It’s no secret that Ashley Graham looks good in just about anything she wears — whether it’s a bikini, a jumpsuit, or a bodycon dress. But according to three out of her four looks down the runway for New York Fashion Week, it seems that designers just might like her best in red.
Headed down the runway for both Christian Siriano and Prabal Gurung, Graham was spotted in three all-red ensembles. The color choice wasn’t shocking, as she rocks it well, but it turns out the styling might be a nod to the supermodel’s confidence. According to Leslie Harrington, executive director of the Color Association of the United States, the bold hue is worn by many, but that doesn’t necessarily mean they can all pull it off.
“Not everybody can wear red,” Harrington tells Yahoo Lifestyle. “Or maybe they can wear it, but they don’t have the confidence to wear it. Red is really big, bold, and loud. It’s a lot of things that some people don’t want to be. And I think it has a certain level of confidence that goes with it.”
For Graham, who’s been open about her journey to self-love and body confidence, this is exactly why the color selection makes sense.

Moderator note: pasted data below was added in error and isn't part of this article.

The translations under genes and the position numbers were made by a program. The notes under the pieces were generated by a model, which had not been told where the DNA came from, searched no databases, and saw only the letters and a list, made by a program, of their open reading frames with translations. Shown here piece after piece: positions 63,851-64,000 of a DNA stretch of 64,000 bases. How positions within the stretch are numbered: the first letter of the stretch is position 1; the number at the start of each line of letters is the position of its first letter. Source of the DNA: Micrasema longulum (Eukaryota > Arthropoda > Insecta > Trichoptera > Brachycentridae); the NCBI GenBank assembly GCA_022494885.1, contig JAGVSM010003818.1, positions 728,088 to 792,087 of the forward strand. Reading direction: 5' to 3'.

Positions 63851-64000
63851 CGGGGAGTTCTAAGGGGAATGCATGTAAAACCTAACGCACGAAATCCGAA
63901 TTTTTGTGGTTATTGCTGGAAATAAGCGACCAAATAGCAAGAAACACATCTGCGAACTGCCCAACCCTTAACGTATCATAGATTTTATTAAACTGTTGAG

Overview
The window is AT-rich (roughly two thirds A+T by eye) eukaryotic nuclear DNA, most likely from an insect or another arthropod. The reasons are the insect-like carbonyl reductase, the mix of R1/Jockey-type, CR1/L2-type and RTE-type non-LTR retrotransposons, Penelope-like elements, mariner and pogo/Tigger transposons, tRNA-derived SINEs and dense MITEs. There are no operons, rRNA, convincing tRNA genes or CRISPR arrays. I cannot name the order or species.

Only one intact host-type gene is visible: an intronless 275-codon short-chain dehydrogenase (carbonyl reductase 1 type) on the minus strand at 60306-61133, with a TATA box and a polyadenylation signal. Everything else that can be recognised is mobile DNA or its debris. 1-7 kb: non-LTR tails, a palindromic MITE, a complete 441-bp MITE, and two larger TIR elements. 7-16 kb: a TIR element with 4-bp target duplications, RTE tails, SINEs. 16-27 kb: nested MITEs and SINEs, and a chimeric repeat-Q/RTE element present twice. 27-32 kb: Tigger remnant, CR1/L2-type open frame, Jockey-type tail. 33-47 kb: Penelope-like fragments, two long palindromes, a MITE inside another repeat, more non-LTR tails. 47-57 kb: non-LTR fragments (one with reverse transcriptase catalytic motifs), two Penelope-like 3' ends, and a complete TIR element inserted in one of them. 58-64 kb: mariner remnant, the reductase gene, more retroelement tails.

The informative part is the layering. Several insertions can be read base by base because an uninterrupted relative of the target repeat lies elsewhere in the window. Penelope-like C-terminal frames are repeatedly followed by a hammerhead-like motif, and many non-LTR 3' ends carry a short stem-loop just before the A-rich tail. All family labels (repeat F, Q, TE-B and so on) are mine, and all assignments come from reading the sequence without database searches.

“Red fits her messaging, and people probably leverage that,” Harrington continues. “They perceive her that way, and when she’s in that color, it kind of just seems to make sense. That would probably be a natural reason why, intuitively, they style her in red.”
Siriano and Gurung, however, were not the only designers who brought a lot of red to the runway this season. The strong statement was illustrated by both Carolina Herrera and Marc Jacobs as well, allowing red to make a comeback after nearly two seasons — even though the color is still thought of as a classic. According to the fall 2018 trend forecast by the Color Association, the return of red might be a good sign for us all.
“It means that there’s higher consumer confidence,” Harrington explains, “because we usually don’t buy bright colors or strong colors when we are unsure about what’s going to happen in our future. So it’s interesting that a lot of these shows had this high-low characteristic, with really bright but really faint colors. It’s kind of like what’s happening in our world right now. One day we’re really excited, the next day not so much.”
From the looks of Graham’s color palette, every day is seemingly pretty good. But as brighter colors return to our closets, it might mean more hope for a brighter future.
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